The Nakajima B5N Torpedo Bomber was the pride of the Imperial Japanese Navy and was considered the most effective aircraft of its kind at the beginning of World War II. She caused most of the battleship damage during the attack on Pearl Harbor, Hawaii, 7th December 1941. Seventy-five years later, the Type 97 Carrier Torpedo Bomber, dubbed the “Kate” by the allies, will return to the exact spot where she made aviation history and be displayed at Pacific Aviation Museum on Ford Island. [clicktotweet]Pearl Harbor Museum to display rare WWII Japanese Torpedo Plane #avgeek[/clicktotweet]
“This aircraft is one of a few known to have survived the war,” said Kenneth DeHoff, executive director of Pacific Aviation Museum.
“An estimated 1,149 B5N’s were built, and only bits and pieces survive today, except for this Kate with its intriguing history.”
Work has begun on the Kate’s fuselage and wings in the Museum’s Lt. Ted Shealy’s Restoration Shop, located in historic Hangar 79.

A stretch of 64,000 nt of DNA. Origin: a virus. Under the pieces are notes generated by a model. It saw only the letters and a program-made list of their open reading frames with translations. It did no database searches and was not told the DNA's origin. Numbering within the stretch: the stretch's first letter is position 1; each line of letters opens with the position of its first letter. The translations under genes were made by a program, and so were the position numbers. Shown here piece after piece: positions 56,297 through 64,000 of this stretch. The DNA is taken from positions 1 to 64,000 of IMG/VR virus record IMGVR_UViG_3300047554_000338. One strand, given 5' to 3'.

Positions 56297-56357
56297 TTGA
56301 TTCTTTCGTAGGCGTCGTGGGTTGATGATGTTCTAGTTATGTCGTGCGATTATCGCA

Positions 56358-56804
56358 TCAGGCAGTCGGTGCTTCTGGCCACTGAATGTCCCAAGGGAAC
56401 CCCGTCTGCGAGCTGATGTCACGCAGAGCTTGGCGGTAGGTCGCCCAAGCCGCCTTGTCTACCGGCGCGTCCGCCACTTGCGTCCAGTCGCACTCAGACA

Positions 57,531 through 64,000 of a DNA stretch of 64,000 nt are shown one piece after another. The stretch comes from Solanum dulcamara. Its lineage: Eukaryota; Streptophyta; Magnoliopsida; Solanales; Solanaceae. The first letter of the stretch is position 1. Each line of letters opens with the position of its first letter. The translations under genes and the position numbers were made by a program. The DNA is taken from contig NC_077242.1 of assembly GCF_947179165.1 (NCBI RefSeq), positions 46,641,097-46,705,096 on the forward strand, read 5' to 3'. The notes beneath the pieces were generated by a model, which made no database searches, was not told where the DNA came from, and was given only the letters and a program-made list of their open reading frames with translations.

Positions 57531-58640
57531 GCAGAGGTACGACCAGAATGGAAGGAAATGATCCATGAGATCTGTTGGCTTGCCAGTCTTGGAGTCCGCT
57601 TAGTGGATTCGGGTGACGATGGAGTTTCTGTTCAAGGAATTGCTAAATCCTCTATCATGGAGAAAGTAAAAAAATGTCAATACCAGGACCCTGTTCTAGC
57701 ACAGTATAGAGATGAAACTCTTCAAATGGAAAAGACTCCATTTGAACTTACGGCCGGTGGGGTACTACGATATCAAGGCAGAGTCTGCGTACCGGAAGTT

“We expect it will take five years to restore the B5N for static display quality” according to DeHoff.
“With this year being the 75th Anniversary of the attack on the harbor, the Museum is honored to be able to display the Kate where she made aviation history, sharing a legacy with thousands of visitors worldwide.”
Pacific Aviation Museum is located on Historic Ford Island, where some of the first bombs fell during the attack on Pearl Harbor, 7th December 1941. Visitors to the Museum can see remnants from that day of infamy, including the 158-foot tall, red and white iconic Ford Island Air Field Control Tower; Hangar 37; and Hangar 79, where bullet holes still remain.
Through its preservation and restoration of World War II fighter planes and accompanying artifacts in the Museum’s historic hangars, Pacific Aviation Museum shares the story of the vital role aviation played in the winning of World War II, and its continuing role in maintaining America’s freedom.
Pacific Aviation Museum Pearl Harbor is a 501(c) (3) non-profit organization. Its mission is to develop and maintain an internationally recognised aviation museum on Historic Ford Island that educates young and old alike, honours aviators and their support personnel who defended freedom in The Pacific Region, and to preserve Pacific aviation history.